Western Explorers Learn of Surfing
Surfing has been a popular pastime of the cultures of the Pacific Islands for centuries. The term for surfing in Hawaiian language is ‘he’e nalu,’ which means “wave sliding.” While Pacific Islanders have known of surfing for centuries, Westerners only discovered the sport when Captain James Cook explored the Pacific Islands and especially Hawaii. Cook wrote in his diary that he attended a local surfing session; however the explorer considered the sport a wiild game for savages. It was another one hundred years before Westerners would reconsider their opinion.
In the late 19th century, the American writers Mark Twain and Jack London each journeyed separately to Hawaii. They wrote about the sport in their accounts of their trip to the islands, making Americans aware of surfing for the first time.
Surfing Emerges in the U.S.
After the U.S. began to colonize the Pacific Islands, the government began to promote tourism to the area in the 1930’s. As more Americans took the trip to the islands they began to discover and even take part in surfing. From 1930 to 1960, the number of surfers in the U.S. rose from around 500 to 150,000.
The emergence of surfing in American culture was largely due to Duke Kahanamoku, a professional swimmer and surfer who popularized surfing in California. Khanamoku would help to popularize a sport and a lifestyle that came to symbolize freedom and individuality, both of these traits became synonymous with the Western United States at the time. This made Surf Culture the equivalent of West Coast culture in the minds of many Americans.
Riding the Wave: California Surf Culture in the 1960’s
While Kahanamoku brought surf culture to California, it was through music and the movies that surfing became a nationwide craze. Movies such as “Gidget” (1959), “Blue Hawaii” (1961, starring Elvis Presley), “Beach Blanket Bingo” (1965), and “Endless Summer,” (1966, a documentary following two surfers on an around-the-world surfing trip), helped make surfing a part of U.S. pop culture in the 60’s.
Most of the surf movies made in the 1960s had little impact outside of that decade; the music that developed from surf culture, on the other hand, had an impact that persists even today. Surf music began as mostly instrumental music, with influences from American rock and blues. Surf music is known for the spring reverb of the electric guitar that mimics the crashing of the waves.
The most widely-known surf instrumentalist is Dick Dale, who burst on to the scene with his band, the Del-Tones in the early 60s. Dale’s music found a more modern fan base when it was featured in the 90’s movie “Pulp Fiction,” and is still popular today. Of course, there are are bands like the Beach Boys, The Ventures and Jan and Dean who used vocals to create a more widely-appealing brand of surf music. In 1963, Jan and Dean’s “Surf City” was number one on the Billboard Charts for 11 weeks.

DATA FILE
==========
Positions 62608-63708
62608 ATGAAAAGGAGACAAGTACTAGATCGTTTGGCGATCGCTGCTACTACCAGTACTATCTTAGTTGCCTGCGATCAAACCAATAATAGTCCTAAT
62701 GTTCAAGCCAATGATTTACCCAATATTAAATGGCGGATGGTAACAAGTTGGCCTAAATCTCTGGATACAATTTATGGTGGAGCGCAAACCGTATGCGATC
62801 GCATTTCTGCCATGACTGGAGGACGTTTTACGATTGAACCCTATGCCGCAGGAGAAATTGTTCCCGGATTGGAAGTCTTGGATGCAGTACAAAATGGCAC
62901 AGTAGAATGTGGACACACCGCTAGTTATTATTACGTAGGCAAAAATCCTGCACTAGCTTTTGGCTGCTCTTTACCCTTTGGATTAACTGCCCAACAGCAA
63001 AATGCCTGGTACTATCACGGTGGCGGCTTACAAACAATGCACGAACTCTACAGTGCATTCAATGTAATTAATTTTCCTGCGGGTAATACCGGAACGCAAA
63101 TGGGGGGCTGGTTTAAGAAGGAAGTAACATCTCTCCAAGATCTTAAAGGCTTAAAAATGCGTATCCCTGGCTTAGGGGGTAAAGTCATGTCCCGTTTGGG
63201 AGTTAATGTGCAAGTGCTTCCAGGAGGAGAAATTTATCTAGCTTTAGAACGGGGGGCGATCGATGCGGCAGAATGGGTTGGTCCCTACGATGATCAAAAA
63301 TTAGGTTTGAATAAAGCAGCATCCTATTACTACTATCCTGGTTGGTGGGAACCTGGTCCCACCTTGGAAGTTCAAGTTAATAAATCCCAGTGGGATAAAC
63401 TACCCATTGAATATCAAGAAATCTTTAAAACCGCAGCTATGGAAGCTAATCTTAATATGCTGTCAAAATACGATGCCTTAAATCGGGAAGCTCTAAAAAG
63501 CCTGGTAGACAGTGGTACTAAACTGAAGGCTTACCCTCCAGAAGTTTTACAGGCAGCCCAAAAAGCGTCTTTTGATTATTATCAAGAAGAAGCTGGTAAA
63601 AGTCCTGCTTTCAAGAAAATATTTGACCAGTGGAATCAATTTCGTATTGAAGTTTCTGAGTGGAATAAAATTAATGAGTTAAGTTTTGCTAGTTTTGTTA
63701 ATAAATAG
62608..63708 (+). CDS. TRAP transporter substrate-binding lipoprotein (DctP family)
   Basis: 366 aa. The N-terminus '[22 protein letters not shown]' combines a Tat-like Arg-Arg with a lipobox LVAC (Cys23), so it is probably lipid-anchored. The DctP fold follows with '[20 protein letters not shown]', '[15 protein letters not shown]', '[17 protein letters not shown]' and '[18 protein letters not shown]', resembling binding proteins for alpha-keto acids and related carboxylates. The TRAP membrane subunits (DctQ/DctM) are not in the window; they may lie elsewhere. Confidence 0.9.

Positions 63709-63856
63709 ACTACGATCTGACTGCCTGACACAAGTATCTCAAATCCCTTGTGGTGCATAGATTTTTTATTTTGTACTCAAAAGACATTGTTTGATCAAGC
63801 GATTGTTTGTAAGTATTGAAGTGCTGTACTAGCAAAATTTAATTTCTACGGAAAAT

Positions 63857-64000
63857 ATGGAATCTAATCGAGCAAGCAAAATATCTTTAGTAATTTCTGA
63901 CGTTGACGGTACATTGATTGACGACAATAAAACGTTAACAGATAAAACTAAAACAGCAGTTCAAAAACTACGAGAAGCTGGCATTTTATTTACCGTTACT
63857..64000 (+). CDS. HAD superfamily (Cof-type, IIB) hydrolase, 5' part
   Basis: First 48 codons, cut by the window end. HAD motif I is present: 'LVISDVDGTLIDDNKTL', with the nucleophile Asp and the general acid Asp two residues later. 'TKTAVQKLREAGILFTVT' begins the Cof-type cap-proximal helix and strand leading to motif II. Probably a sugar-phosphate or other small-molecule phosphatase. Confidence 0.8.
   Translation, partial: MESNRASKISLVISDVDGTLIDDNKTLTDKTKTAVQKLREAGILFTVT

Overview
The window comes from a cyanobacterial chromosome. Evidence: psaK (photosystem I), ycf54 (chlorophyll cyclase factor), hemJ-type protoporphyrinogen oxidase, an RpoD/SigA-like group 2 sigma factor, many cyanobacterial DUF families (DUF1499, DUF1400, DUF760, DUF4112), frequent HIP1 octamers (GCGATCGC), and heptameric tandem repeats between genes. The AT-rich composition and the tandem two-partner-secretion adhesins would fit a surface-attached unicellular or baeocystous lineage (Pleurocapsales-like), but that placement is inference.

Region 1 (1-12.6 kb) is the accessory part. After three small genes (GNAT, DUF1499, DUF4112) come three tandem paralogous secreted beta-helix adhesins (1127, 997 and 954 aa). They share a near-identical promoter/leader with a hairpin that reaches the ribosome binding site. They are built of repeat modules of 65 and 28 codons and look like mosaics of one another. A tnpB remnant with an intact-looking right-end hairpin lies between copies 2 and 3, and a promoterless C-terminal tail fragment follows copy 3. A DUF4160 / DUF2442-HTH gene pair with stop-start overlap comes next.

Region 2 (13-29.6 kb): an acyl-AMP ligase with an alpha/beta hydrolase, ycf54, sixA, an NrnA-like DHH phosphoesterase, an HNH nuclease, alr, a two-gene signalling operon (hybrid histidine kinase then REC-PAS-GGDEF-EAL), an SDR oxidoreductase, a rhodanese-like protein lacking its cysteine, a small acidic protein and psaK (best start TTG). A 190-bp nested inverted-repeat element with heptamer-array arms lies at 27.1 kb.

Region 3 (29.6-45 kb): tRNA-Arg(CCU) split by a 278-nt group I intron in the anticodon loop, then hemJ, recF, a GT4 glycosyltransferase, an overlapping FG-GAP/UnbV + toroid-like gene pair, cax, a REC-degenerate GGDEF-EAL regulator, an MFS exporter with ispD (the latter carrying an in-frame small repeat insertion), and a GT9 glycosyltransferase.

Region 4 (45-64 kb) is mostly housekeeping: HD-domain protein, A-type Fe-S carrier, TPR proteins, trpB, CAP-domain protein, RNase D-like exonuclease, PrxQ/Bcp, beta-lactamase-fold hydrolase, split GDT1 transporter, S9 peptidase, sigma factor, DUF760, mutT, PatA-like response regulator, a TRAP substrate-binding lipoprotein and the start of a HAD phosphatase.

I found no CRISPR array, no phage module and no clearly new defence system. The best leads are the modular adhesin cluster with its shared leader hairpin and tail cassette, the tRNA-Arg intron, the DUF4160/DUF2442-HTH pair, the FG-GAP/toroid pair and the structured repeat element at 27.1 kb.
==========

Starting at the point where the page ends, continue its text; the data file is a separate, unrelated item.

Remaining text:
Surf Culture Today
Even though surf culture is not as popular as it was in the sixties, it still has an influence in fashion, music, and lifestyle. Fashion brands such as Quicksilver and Billabong feature designs inspired by surf culture. The music of Dick Dale has a dedicated fan base even today, and his guitar playing has inspired other rock and blues musicians. Even in transportation, the Volkswagen camper-van and beetle, which became popular as part of the surfer craze, continue to be be popular today and are still symbols of a wandering lifestyle. And the Shaka Greeting, used by surfers to greet one another, is still used to mean “relax” or “taking it easy,” and even has its own emoji!
Common Surf Lingo
As surf culture developed in California and Hawaii, surfers invented their own lingo, or words and phrases. Here are just a few of the words that are still being used by Americans today:
- Aggro: An aggressive surfer; the word is used as an abbreviation for aggressive in modern American slang
- Bail: To abandon your surfboard. The word bail is used in modern American English to mean “abandon” or “leave.” When you need to leave a party or gathering, you can casually say “I’ve got to bail.”
- Bitchin’: Means “cool” or “awesome.”
- Dude: used to mean a fellow surfer, or a friend. Americans still use “dude” as a casual way to refer to someone else.
- Rad/Radical: Awesome surfing. Can be used to mean “great” or “awesome.”